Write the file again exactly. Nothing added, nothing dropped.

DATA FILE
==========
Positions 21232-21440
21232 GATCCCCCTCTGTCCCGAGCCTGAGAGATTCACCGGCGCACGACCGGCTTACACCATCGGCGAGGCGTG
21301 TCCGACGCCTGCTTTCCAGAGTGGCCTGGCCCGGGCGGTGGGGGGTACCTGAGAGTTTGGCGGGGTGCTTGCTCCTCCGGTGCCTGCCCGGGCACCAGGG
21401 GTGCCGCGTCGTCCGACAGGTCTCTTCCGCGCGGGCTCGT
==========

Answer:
Positions 21232-21440
21232 GATCCCCCTCTGTCCCGAGCCTGAGAGATTCACCGGCGCACGACCGGCTTACACCATCGGCGAGGCGTG
21301 TCCGACGCCTGCTTTCCAGAGTGGCCTGGCCCGGGCGGTGGGGGGTACCTGAGAGTTTGGCGGGGTGCTTGCTCCTCCGGTGCCTGCCCGGGCACCAGGG
21401 GTGCCGCGTCGTCCGACAGGTCTCTTCCGCGCGGGCTCGT